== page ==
President sugar-coats Govt.’s undemocratic practices with removal of Emergency

By Chandani Kirinde, Our Lobby Correspondent

President Mahinda Rajapaksa came to Parliament last Thursday, and this time he brought with him some good news. The Emergency Regulations (ER), last imposed in August 2005, five months before he took office as President, are to end by next month, he announced. It was a move welcomed by Government and Opposition members alike.

It was at the end of his address to Parliament that the President announced he was proposing the lifting of ER. “I am satisfied that there is no longer a need for extending the ER for the administration of the country,” he said.

He cited several reasons why the country could move away from rule under these special laws, one being the absence of terrorist activities since May 2009, until today. Speaking at the end of the President’s address Opposition Leader Ranil Wickremesinghe welcomed the move, but cautioned that, ending emergency rule would not lead to the restoration of democracy.

“We need to find a political solution to the country’s problems, to which the Government and the Opposition should work together towards this end,” he said. It was the President’s second visit to Parliament last week. The first, the previous day, was to attend the Consultative Committee of the Ministry of Defence, with the heads of the three armed forces in attendance.

The President, in his address, made reference to his visits, saying these demonstrate his determination to forge a closer link between Parliament and the President. “In establishing a very strong connection between the Executive and the Legislature, we have done a great task on behalf of the country, after it was freed from terrorism,” the President said, making an obvious reference to the 18th Amendment to the Constitution, which compels the Executive to attend Parliament once in three months.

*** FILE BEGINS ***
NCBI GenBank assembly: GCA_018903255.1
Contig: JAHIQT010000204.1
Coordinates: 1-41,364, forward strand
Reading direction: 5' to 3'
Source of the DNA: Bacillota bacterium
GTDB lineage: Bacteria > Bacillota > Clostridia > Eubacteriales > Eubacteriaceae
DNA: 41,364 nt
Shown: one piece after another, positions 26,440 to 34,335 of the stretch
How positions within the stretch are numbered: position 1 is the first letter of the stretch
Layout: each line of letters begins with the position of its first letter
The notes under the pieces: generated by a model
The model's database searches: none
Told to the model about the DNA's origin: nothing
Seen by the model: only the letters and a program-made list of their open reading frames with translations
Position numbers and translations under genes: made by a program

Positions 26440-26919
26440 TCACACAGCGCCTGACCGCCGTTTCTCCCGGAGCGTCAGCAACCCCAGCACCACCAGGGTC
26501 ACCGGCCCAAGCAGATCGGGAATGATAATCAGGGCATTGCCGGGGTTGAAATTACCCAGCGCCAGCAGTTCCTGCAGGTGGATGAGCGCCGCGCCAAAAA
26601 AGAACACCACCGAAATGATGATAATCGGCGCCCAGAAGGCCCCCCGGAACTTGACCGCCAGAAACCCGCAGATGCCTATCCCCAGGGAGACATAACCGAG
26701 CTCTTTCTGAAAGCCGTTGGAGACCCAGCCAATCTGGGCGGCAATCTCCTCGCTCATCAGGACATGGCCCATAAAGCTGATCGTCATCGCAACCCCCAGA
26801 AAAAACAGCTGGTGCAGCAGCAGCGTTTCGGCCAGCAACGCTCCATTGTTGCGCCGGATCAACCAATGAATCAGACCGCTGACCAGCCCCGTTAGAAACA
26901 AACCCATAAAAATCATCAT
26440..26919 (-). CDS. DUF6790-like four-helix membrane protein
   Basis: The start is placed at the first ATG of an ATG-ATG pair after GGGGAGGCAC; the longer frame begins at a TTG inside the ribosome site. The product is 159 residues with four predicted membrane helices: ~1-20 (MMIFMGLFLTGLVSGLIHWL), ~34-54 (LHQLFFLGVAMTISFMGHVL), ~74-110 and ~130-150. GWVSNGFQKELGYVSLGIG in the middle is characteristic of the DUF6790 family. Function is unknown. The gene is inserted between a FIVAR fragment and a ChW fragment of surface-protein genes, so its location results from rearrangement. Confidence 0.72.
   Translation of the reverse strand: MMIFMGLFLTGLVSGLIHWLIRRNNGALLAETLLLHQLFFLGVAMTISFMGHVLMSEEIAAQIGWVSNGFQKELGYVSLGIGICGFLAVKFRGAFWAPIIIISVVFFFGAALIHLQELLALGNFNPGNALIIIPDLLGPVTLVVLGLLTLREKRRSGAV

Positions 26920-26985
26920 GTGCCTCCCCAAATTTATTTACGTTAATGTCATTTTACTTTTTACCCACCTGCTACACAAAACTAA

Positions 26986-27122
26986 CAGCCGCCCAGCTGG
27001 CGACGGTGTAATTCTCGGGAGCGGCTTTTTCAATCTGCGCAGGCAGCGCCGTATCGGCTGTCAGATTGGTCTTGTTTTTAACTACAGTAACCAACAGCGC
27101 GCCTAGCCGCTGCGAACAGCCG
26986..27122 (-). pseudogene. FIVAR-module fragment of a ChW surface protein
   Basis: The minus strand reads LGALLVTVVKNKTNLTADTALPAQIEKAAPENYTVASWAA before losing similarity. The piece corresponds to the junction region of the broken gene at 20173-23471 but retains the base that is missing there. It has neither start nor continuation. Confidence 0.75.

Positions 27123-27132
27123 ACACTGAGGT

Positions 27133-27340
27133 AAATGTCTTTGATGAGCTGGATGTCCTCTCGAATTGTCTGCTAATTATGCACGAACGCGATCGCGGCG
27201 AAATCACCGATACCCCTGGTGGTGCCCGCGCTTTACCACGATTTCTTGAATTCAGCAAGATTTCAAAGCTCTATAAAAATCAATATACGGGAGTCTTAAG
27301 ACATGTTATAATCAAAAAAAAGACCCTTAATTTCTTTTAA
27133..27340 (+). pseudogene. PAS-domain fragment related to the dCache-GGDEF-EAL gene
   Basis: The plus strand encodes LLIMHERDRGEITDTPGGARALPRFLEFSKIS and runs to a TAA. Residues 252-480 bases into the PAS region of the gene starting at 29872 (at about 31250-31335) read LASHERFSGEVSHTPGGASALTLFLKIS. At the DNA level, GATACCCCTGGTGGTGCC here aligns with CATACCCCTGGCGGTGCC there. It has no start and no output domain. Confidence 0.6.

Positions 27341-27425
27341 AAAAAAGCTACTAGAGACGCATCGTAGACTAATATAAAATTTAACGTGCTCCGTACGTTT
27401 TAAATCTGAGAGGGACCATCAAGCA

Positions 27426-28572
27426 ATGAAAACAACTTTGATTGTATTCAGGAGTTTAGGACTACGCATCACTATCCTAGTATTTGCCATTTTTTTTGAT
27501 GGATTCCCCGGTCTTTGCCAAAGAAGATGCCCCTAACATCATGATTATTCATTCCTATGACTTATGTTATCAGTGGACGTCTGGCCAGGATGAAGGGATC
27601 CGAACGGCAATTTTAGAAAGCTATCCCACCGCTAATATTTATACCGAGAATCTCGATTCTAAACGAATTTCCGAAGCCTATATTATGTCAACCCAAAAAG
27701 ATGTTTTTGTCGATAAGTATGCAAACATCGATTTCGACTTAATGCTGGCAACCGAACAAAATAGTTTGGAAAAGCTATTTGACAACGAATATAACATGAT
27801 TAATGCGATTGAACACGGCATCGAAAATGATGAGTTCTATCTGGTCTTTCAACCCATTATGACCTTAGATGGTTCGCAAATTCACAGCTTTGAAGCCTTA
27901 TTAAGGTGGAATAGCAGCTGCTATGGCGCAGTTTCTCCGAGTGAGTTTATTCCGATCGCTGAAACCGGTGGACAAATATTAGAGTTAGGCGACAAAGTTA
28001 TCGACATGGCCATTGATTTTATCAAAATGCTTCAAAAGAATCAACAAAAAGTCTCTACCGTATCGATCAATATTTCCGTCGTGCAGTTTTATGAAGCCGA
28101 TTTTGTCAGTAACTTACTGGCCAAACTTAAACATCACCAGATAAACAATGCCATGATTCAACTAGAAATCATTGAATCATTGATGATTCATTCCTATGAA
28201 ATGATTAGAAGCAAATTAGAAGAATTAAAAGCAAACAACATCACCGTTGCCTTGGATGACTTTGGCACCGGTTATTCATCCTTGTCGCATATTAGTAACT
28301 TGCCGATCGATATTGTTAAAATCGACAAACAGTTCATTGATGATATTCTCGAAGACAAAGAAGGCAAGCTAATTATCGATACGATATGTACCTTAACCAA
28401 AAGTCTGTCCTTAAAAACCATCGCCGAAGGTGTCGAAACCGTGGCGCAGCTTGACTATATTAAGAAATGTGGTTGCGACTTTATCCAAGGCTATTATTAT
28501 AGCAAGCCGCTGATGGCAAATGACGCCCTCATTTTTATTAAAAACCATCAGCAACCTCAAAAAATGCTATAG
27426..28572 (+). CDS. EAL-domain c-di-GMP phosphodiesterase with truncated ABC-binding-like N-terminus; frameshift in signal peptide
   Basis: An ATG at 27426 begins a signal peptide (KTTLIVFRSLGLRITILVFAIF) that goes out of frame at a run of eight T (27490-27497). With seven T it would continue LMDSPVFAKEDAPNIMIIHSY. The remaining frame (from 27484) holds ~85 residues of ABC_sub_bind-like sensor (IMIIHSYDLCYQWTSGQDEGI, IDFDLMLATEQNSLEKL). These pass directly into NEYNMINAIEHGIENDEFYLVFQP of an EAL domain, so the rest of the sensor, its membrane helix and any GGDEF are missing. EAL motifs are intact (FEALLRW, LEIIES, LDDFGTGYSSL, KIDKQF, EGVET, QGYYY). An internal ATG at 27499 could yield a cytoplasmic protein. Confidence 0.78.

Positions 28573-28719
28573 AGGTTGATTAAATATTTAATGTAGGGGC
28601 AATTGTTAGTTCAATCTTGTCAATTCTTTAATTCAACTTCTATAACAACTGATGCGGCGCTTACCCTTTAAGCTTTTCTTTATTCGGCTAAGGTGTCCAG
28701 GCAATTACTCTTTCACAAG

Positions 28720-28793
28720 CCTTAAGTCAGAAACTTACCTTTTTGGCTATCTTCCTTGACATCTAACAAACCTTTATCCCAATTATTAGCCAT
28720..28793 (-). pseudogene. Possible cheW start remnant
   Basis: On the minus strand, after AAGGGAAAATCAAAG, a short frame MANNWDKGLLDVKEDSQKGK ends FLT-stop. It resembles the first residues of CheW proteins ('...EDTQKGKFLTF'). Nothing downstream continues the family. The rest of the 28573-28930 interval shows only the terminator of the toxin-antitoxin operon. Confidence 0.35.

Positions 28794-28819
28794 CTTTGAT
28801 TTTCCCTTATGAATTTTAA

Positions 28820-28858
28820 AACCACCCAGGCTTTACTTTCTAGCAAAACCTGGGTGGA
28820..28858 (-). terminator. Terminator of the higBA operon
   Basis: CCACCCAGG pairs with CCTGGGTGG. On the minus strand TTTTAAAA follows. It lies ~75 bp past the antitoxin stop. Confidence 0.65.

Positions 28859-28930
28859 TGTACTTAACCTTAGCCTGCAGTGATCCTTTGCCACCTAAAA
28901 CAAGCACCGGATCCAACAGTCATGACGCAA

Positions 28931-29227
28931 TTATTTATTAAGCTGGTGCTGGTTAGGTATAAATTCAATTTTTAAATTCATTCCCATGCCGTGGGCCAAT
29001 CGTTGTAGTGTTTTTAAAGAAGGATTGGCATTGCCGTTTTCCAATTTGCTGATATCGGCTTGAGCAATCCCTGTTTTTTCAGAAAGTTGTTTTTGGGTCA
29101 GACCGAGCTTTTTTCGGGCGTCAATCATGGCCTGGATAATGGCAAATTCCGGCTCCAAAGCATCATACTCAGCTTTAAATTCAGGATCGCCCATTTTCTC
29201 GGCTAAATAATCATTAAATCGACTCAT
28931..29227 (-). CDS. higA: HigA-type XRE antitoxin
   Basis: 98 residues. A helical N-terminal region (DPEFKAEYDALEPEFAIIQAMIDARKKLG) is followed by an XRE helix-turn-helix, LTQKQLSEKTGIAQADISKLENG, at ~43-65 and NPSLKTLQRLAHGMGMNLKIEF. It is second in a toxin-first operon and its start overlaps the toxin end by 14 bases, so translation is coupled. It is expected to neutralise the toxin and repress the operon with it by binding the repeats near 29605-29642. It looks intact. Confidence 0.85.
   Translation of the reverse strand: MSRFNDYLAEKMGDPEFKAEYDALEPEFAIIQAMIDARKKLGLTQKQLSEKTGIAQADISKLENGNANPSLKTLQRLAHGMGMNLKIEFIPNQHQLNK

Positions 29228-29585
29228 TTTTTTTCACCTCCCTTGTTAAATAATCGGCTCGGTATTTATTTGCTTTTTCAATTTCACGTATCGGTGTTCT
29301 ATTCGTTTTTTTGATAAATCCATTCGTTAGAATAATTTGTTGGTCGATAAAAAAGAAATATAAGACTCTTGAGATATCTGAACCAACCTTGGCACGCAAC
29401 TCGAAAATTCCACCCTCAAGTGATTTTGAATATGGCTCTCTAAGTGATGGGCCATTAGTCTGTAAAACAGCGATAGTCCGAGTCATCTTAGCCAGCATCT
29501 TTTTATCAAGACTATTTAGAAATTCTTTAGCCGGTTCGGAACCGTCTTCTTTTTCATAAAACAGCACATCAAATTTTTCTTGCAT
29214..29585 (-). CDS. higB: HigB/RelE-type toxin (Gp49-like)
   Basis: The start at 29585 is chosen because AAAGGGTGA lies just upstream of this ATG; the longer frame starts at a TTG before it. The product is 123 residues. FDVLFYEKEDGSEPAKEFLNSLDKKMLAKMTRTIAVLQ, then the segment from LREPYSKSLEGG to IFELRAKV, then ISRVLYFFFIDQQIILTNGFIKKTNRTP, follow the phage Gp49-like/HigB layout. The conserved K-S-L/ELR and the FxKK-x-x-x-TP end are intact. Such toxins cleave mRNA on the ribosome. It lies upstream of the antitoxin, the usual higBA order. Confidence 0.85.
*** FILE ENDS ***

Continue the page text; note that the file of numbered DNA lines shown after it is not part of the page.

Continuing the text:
While it’s true, he has been making more visits to the Legislature, compared with his predecessors, he is yet to engage in discussion from the floor of the House, or even participate in debates on subjects that come under the purviews of the several ministries he holds. A true test of the government’s claims that the 18th Amendment strengthens democracy, is, if the President engages with the Legislature in a more proactive manner, rather than the ad hoc manner in which he does now.

While one can agree with the President that, in the postwar period, there have been positive political developments, particularly, with holding elections in the north and east, as well as massive development activities taking place in these areas, his claims that, “at no time in the term of our government has there been a control or censorship of the press under ER, despite carrying out a massive battle against the most ruthless terrorist organisation in the world,” does not paint a true picture of the “unofficial censorship” that was imposed on the media during the war years, and continues to date by way of self censorship, through threats and intimidation against the media.

Abductions, disappearances, killings and attacks on journalists and media institutions have done more damage to press freedom in the country than any official censorship could ever have accomplished.
His remarks that, ‘it is with considerable regret that I state that, this media freedom is being betrayed today to discredit the Humanitarian Operation that we carried out,’ itself gives an inkling of the intolerance of criticism by certain quarters within the government.

These issues aside, the President’s announcement would help lighten some of the growing international calls for the government to restore the civil liberties of people, now that the country is at peace. It would also see a lessening of the growing concerns regarding the military’s involvement in the day-to-day administration of the country.

While the challenge for the Opposition now is to ensure that it puts enough pressure on the government to restore the people’s democratic rights in the post-emergency period, for the Rajapaksa administration, which has governed since it took office in December 2005, under emergency rule, the challenge is to desist from the temptation of using other harsh laws that are still in place, that would prove as effective as the ER, in trampling on the people’s democratic rights.

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